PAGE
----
Numerous studies, many of them discussed earlier in this chapter, indicate that war-zone-deployed veterans, both men and women and regardless of the conflict in which they served, consistently report more symptoms, more adverse health effects, and poorer health status than do veterans who served in the military at the same time but were not deployed or were deployed but not to a war zone (CDC 1988b; Cherry et al. 2001a; Eisen et al. 2005; Goss Gilroy Inc. 1998; Gray et al. 1999, 2002; Hotopf et al. 2003b; Iowa Persian Gulf Study Group 1997; Ishoy et al. 1999; Kang et al. 2000b; Kelsall et al. 2004a; Kulka et al. 1990; O’Toole et al. 1996b; Ozakinci et al. 2006; Pierce 1997; Proctor et al. 1998; Simmons et al. 2004; Steele 2000; Unwin et al. 1999; Wolfe et al. 1999). In particular, Gulf War veterans reported markedly more symptoms compared to their nondeployed counterparts, whether the veterans were from the United States, the UK, Canada, Australia, or Denmark. Increased symptoms have also been reported in Vietnam veterans from the United States and Australia (CDC 1988b; O’Toole et al. 1996b).
This section considers three aspects of this excess symptom reporting by deployed veterans from the Vietnam War, the Gulf War, and OEF and OIF that do not readily fit with the health outcomes already discussed: general symptoms that do not appear to be indicative of a specific illness or disorder, symptoms that appear to cluster into the ICD category of unexplained illness, and chronic pain of unknown origin. The committee has included the primary studies for general symptoms and unexplained illness in Table 6-14.
Gulf War-deployed veterans reported many symptoms at rates 2-3 times higher than those seen in nondeployed veterans in several large studies from five countries: the United States (Kang et al. 2000b; Gray et al. 2002), the United Kingdom (Cherry et al. 2001a; Simmons et al. 2004; Unwin et al. 1999), Denmark (Ishoy et al. 1999), Canada (Goss Gilroy Inc. 1998), and Australia (Kelsall et al. 2004a). Similar results have been seen in veterans of the Vietnam War (CDC 1988b; Kulka et al. 1990) and World War II (Villa et al. 2002). Furthermore, the symptoms and reports of poor health persist, often for many years after the war (Ozakinci et al. 2006).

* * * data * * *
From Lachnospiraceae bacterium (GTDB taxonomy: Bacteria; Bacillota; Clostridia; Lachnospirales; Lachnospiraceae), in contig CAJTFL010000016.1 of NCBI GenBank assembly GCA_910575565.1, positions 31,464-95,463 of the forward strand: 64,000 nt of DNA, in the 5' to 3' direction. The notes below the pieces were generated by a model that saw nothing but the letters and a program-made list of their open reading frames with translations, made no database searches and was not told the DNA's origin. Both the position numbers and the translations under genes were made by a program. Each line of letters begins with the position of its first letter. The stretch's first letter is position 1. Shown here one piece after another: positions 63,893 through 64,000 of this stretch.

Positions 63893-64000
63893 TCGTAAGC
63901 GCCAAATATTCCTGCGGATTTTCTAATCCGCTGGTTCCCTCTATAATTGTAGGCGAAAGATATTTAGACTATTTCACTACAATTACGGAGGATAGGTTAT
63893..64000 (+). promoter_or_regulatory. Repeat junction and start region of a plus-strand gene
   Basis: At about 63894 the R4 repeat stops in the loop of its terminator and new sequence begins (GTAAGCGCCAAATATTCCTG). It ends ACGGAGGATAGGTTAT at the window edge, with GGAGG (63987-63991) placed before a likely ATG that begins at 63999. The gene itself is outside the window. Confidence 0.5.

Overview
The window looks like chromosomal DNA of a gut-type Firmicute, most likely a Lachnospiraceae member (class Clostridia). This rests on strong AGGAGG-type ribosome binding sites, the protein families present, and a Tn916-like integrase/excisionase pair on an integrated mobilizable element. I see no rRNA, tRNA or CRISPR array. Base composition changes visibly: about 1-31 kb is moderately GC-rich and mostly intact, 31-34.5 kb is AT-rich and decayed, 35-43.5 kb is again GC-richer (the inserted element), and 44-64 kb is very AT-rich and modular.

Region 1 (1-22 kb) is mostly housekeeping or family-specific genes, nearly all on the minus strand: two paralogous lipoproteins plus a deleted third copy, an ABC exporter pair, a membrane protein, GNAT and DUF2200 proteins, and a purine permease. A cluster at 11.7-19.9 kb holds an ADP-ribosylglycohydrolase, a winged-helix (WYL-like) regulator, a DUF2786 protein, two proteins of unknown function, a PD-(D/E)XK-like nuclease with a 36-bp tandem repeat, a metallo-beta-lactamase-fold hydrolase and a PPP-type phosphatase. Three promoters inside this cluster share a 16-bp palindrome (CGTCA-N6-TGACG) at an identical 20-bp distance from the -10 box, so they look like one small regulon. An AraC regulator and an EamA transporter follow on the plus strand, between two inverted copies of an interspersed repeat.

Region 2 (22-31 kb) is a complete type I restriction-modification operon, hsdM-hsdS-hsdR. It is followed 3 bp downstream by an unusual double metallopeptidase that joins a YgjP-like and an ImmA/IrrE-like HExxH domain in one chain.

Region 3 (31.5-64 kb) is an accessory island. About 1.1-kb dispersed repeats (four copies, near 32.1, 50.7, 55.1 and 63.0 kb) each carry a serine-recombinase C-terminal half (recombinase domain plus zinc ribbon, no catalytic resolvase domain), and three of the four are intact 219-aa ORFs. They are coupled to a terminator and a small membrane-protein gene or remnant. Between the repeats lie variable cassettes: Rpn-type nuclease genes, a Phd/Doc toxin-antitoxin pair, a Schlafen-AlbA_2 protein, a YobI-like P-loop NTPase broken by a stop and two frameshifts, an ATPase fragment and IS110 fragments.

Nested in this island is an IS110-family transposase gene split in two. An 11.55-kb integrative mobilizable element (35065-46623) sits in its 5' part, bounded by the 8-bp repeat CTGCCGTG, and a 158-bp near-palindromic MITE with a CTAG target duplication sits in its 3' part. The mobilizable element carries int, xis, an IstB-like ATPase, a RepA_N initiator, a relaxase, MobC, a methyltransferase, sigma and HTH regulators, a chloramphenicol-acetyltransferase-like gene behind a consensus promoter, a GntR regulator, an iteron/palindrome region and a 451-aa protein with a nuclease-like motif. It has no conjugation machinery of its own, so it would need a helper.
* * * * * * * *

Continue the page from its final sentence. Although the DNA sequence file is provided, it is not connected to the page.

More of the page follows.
Among the symptoms most commonly reported by Gulf War and Vietnam veterans are fatigue, headaches, irritability or feeling anxious, poor memory, joint stiffness or pain, sleep difficulties (including problems in falling asleep or staying asleep and unrefreshing sleep, such as waking up feeling tired), and poor concentration. Several of the symptoms—such as sleep problems, abdominal pain, and chest pain—and neurologic problems have been discussed by the committee in previous sections on sleep disturbances, neurocognitive effects, cardiovascular diseases, and digestive system diseases.
CDC undertook the VES to assess the health status of Vietnam-theater and Vietnam-era veterans who served in the U.S. Army during 1965-1971; the study was completed in 1988, about 15-20 years after the war (CDC 1988b). A nationally representative random sample of 7924 theater veterans and 7364 era veterans completed a phase 1 telephone interview; in phase 2, a subsample of 2490 of the theater veterans and 1972 of the era veterans also completed physical- and psychologic-health screening examinations in 1985-1986. In phase 1, 19.6% of the 7924 theater veterans reported their health as fair or poor compared with 11.1% of 7364 era